Advanced Reading: The 6 Building Blocks of ETL Architecture

3 ETL Process Configurations

When it comes to how your ETL moves and treats your data, you have a few options. The following three suggestions are the most effective for the majority of organizations. In a nutshell, they represent the scope from the automatic conversion of raw data to a closer inspection of that data in small chunks, or batches, before it moves from its inception location to the target database.

Cloud-Based Data Warehouse

This is a bit of a misnomer, as it claims to bypass the ETL process completely. While on the surface this kind of solution may look fully automated and worry-free, it is only appropriate for organizations that can gather, extract, and transform data according to preset analytical requirements. Furthermore, with such limited functionality, it is not meant for any organization that wants to use raw data for multiple different analytical purposes. For any organization that has a huge amount of data, or has diverse uses for data, the following two processes might be more appropriate.

Stream Processing

Some organizations process data as it comes in. E-commerce sites, for example, may shuttle user data immediately after a transaction into the ETL process. That way it's immediately cleaned up, transformed, and made into analytic data without any delays. The data is modified in this way according to preset conditions, according to established use processes. Although you can take that information and store it in a data lake -- available to send to another series of target locations -- it is nonetheless restructured into usable information immediately, and sent to specific locations.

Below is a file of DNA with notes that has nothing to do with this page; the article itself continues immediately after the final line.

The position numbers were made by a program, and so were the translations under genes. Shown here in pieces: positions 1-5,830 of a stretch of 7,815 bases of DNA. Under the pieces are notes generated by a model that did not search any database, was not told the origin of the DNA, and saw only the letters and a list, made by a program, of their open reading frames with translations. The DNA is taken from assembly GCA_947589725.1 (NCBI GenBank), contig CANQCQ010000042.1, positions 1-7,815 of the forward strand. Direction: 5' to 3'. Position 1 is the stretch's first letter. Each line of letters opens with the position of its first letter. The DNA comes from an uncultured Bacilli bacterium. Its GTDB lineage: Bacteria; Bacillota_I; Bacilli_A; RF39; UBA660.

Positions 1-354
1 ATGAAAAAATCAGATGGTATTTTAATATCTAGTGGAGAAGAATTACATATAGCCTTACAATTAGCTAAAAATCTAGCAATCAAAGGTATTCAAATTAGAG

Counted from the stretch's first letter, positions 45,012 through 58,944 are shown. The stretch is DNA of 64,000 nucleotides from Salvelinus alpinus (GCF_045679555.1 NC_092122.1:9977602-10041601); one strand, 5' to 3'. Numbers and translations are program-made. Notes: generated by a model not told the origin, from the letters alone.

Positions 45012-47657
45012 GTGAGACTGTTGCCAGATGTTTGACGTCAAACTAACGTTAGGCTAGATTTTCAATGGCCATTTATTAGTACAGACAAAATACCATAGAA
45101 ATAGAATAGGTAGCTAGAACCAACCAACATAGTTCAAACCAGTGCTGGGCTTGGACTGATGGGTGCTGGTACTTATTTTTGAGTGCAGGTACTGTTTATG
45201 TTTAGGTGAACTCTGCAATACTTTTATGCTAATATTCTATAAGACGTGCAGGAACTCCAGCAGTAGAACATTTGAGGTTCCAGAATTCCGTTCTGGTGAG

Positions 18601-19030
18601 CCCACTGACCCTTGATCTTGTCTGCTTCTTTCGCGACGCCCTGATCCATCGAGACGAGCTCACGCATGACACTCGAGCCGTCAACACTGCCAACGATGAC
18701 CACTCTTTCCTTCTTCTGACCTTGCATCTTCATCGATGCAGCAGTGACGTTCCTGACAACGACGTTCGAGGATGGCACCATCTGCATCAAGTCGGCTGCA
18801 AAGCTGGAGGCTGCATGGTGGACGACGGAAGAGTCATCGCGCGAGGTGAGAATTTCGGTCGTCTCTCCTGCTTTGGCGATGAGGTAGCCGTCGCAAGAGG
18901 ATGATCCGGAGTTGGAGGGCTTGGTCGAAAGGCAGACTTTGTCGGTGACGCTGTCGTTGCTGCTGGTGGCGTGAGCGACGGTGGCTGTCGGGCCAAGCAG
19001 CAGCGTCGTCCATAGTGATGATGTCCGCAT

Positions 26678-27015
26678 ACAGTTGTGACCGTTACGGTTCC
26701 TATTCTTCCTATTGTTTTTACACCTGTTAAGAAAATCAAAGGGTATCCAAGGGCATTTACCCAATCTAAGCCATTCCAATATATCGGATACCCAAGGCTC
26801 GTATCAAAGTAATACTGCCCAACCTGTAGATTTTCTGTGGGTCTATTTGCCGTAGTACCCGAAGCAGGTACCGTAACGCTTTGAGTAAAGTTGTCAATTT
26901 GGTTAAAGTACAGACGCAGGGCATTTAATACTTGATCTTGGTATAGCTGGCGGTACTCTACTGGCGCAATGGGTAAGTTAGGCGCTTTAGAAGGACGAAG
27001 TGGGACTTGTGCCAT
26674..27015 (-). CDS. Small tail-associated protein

Batch Processing

In batch processing, data sits in a kind of stasis before it enters the ETL process. When it does enter the process, it does so in a group of other data at the same time. Typically, batches are created using reference codes for a specific type (i.e., data that includes the same location code or inventory number). From there, it is converted into a common file type, cleaned up, and loaded into the target database. Despite the delay in the movement of data compared to the stream processing, batch processing may give some organizations more flexibility and control over how they manage their raw data.

Building ETL with

Unlike other tools on the market,'s unique focus is on data pipelines. This means that you can develop the information route that works best for your data. With a simple, easy-to-navigate interface, lets you create a unique ETL process that is transparent, functional, and tailored precisely to the needs of your organization. That way, there's no need to build an ETL process entirely from scratch -- you can use's tool to make the transformation intuitive and efficient, regardless of the volume of data you need to access and use. To experience the platform for yourself, contact us to schedule a demo.